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Ahsoka Tano from E.K. Johnston’s, “Star Wars: Ahsoka,” Simply Rocks

By Terrence Smith

Since Disney acquired LucasFilm and the Star Wars franchise in late 2012, the Star Wars fandom has fallen into distinct factions: those who acknowledge the Disney continuity as canon, those who stand by the original Expanded Universe of media, and those who do not care as long as it’s Star Wars. Given the controversy, there may be one thing all camps can agree on: Ahsoka Tano rocks.

Ahsoka was first introduced as the snarky apprentice of Anakin Skywalker, the jedi destined to become Darth Vader, in the animated series “Star Wars: The Clone Wars” in 2008.
The character has gone from initially dividing fans to becoming one of the franchise’s most beloved characters, going on to play a major role in “Star Wars: Rebels,” and to be portrayed by actor Rosario Dawson in a recent episode of “The Mandalorian.”

For readers who want to know more about the character, and what she was up to between “Star Wars: The Clone Wars” and “Star Wars: Rebels,” young adult author E.K. Johnston’s novel, “Star Wars: Ahsoka,” fills in those gaps.

The story finds Ahsoka trying to outrun her past in the Jedi Order, which convicted her convicted her of a crime she did not commit. She is still dealing with her grief from Order 66, in which the Emperor of the Galactic Republic ordered the execution of the Jedi Knights, the protectors of peace throughout the galaxy.

She finds herself on the remote moon of Raada, where she befriends a group of farmers and takes up work as the local mechanic. When the Empire invades and uses the farmers as forced labor, draining their land of any sustainable farm growth, she must help her new friends fight back, without revealing the truth of her identity.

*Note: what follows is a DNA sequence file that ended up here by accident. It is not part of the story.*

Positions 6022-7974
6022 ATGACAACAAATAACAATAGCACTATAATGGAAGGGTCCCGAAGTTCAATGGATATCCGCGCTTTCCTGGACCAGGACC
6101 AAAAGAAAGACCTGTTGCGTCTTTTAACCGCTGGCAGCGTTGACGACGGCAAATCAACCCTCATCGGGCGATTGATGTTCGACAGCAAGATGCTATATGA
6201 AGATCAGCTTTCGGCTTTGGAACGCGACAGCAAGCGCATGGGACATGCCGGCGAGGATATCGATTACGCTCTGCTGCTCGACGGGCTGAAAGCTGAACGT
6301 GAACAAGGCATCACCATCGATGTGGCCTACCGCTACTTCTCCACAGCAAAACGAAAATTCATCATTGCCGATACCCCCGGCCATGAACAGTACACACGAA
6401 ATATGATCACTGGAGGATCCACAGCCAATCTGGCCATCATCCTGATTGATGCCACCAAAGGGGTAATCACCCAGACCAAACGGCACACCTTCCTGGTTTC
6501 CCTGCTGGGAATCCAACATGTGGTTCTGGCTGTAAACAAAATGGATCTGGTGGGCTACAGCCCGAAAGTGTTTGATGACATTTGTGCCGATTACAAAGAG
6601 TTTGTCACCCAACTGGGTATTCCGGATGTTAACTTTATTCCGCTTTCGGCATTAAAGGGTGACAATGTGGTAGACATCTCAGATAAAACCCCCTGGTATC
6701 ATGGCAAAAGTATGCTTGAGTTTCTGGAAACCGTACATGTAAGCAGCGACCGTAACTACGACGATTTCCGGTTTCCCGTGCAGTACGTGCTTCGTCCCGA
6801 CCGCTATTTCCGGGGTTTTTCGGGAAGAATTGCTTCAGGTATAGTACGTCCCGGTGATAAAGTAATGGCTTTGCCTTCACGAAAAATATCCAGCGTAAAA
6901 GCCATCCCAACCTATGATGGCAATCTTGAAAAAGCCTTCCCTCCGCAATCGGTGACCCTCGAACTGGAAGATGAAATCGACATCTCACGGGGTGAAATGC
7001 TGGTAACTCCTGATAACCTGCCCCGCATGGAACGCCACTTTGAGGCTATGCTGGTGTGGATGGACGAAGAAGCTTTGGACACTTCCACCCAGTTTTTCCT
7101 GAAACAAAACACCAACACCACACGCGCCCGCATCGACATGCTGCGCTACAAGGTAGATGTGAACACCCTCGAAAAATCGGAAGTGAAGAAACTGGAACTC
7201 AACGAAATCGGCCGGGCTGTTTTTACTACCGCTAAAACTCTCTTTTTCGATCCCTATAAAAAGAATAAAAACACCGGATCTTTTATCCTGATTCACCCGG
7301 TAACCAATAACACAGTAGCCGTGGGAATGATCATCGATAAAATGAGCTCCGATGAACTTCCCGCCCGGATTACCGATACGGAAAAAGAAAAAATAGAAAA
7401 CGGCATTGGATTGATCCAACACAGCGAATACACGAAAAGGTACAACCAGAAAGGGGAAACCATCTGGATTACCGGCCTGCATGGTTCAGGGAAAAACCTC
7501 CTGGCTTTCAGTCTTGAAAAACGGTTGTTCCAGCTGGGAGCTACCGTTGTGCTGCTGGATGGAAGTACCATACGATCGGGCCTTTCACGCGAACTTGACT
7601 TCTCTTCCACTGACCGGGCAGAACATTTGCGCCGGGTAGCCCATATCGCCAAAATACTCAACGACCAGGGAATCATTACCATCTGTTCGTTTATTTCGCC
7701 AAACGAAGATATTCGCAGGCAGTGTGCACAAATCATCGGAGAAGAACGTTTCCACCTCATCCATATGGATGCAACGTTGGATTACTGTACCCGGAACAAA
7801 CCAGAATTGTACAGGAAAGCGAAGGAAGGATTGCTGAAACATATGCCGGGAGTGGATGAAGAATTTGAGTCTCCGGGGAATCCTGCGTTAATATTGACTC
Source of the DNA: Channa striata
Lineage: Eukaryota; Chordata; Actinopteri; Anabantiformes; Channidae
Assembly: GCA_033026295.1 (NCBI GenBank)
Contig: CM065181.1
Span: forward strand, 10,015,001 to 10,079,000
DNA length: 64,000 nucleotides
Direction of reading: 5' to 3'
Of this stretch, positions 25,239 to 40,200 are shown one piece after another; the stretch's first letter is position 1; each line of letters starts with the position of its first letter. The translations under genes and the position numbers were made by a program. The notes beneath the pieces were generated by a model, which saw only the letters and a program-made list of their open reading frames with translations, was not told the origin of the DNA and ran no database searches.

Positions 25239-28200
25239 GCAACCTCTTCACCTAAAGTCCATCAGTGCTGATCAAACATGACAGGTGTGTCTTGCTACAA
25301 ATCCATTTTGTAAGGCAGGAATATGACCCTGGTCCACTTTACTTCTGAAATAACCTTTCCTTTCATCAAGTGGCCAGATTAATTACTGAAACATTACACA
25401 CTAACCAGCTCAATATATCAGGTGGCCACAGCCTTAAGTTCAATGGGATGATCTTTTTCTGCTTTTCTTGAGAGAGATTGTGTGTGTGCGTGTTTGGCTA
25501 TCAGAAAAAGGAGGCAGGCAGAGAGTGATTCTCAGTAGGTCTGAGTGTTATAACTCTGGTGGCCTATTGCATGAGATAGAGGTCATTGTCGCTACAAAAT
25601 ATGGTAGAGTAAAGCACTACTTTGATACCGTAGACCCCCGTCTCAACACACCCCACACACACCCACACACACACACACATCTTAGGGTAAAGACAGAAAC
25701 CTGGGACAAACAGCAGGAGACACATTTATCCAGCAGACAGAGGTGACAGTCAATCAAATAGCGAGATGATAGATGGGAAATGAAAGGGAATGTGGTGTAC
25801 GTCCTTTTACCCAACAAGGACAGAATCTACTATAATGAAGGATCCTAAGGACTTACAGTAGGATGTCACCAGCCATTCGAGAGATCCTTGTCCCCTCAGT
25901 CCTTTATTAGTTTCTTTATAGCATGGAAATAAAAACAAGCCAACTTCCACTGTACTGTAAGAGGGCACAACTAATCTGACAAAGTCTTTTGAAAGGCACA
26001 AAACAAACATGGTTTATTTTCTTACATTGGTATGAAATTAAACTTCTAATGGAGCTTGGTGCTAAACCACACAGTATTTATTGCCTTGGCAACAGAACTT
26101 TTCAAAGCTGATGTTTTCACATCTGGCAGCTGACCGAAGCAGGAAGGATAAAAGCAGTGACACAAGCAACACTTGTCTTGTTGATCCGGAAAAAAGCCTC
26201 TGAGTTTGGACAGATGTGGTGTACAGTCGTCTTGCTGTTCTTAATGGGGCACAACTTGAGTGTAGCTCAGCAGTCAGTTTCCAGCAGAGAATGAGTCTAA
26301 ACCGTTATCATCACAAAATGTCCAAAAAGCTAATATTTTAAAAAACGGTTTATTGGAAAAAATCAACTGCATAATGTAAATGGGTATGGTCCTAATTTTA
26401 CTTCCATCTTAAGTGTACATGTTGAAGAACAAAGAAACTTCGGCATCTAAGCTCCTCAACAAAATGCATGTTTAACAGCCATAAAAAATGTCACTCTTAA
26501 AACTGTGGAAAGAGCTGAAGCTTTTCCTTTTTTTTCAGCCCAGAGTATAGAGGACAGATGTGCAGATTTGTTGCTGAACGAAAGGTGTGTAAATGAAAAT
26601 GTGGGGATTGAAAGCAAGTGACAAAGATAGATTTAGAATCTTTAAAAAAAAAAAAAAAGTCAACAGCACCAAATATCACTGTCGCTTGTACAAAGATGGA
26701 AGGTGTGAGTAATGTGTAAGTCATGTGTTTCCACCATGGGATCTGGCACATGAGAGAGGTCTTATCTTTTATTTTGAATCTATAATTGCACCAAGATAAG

The writing is at its best when E.K. Johnston focuses on the quieter moments. These include board games with the locals at the village watering hole, and Ahsoka running free through the fields outside of town. The story also contains some great action scenes, including Ahsoka’s fateful encounter with an Inquisitor, a Jedi hunter sent out by the empire.

While the story does fill in a lot of the gaps between “The Clone Wars” and “Rebels,” it feels as though there is too much story for one book to thoroughly explore. A little more than halfway through the story, Ahsoka is forced to leave the farming moon, and returns to the family the reader finds her with at the start of the book, becoming a cargo pilot for the family patriarch. The book seems to simply gloss through this part of Ahsoka’s journey when a separate book would have been appropriate. “Star Wars: Ahsoka” should have been “Star Wars: The Ahsoka Trilogy.” Wait, why hasn’t this happened yet? Come on Disney!

Terrence J. Smith has contributed his writing to nonprofits and both print and digital publications. He enjoys all things technology, but remembers to meditate and appreciate the outside world.